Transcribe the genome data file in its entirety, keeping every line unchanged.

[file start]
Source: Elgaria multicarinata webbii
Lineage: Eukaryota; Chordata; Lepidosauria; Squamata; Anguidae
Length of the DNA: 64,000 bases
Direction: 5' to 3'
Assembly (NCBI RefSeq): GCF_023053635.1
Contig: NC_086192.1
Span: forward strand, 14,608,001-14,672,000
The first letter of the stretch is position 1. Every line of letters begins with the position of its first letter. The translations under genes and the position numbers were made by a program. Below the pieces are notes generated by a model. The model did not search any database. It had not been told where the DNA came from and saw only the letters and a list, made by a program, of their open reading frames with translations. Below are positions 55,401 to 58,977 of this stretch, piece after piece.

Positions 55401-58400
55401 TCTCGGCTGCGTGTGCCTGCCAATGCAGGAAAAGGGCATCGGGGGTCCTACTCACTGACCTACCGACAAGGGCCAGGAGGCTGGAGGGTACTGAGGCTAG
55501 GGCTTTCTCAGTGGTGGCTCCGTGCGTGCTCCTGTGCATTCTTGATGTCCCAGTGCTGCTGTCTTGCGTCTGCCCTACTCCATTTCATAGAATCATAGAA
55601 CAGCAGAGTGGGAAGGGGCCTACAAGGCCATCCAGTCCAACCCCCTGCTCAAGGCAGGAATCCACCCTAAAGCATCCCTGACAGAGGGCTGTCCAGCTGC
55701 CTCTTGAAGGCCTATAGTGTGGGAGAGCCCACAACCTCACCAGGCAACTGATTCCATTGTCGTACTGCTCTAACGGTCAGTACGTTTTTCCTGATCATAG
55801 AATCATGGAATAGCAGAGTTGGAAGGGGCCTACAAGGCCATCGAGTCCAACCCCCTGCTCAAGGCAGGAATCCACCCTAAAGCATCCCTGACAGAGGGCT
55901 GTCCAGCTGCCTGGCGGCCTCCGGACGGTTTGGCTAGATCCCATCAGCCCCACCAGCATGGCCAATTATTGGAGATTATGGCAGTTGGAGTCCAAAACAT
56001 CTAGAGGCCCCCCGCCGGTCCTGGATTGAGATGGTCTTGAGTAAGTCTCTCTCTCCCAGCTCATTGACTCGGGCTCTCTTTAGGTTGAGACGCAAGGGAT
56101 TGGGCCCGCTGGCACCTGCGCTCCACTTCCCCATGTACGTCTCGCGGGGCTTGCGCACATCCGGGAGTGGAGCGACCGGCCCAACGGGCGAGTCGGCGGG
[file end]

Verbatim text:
Source: Elgaria multicarinata webbii
Lineage: Eukaryota; Chordata; Lepidosauria; Squamata; Anguidae
Length of the DNA: 64,000 bases
Direction: 5' to 3'
Assembly (NCBI RefSeq): GCF_023053635.1
Contig: NC_086192.1
Span: forward strand, 14,608,001-14,672,000
The first letter of the stretch is position 1. Every line of letters begins with the position of its first letter. The translations under genes and the position numbers were made by a program. Below the pieces are notes generated by a model. The model did not search any database. It had not been told where the DNA came from and saw only the letters and a list, made by a program, of their open reading frames with translations. Below are positions 55,401 to 58,977 of this stretch, piece after piece.

Positions 55401-58400
55401 TCTCGGCTGCGTGTGCCTGCCAATGCAGGAAAAGGGCATCGGGGGTCCTACTCACTGACCTACCGACAAGGGCCAGGAGGCTGGAGGGTACTGAGGCTAG
55501 GGCTTTCTCAGTGGTGGCTCCGTGCGTGCTCCTGTGCATTCTTGATGTCCCAGTGCTGCTGTCTTGCGTCTGCCCTACTCCATTTCATAGAATCATAGAA
55601 CAGCAGAGTGGGAAGGGGCCTACAAGGCCATCCAGTCCAACCCCCTGCTCAAGGCAGGAATCCACCCTAAAGCATCCCTGACAGAGGGCTGTCCAGCTGC
55701 CTCTTGAAGGCCTATAGTGTGGGAGAGCCCACAACCTCACCAGGCAACTGATTCCATTGTCGTACTGCTCTAACGGTCAGTACGTTTTTCCTGATCATAG
55801 AATCATGGAATAGCAGAGTTGGAAGGGGCCTACAAGGCCATCGAGTCCAACCCCCTGCTCAAGGCAGGAATCCACCCTAAAGCATCCCTGACAGAGGGCT
55901 GTCCAGCTGCCTGGCGGCCTCCGGACGGTTTGGCTAGATCCCATCAGCCCCACCAGCATGGCCAATTATTGGAGATTATGGCAGTTGGAGTCCAAAACAT
56001 CTAGAGGCCCCCCGCCGGTCCTGGATTGAGATGGTCTTGAGTAAGTCTCTCTCTCCCAGCTCATTGACTCGGGCTCTCTTTAGGTTGAGACGCAAGGGAT
56101 TGGGCCCGCTGGCACCTGCGCTCCACTTCCCCATGTACGTCTCGCGGGGCTTGCGCACATCCGGGAGTGGAGCGACCGGCCCAACGGGCGAGTCGGCGGG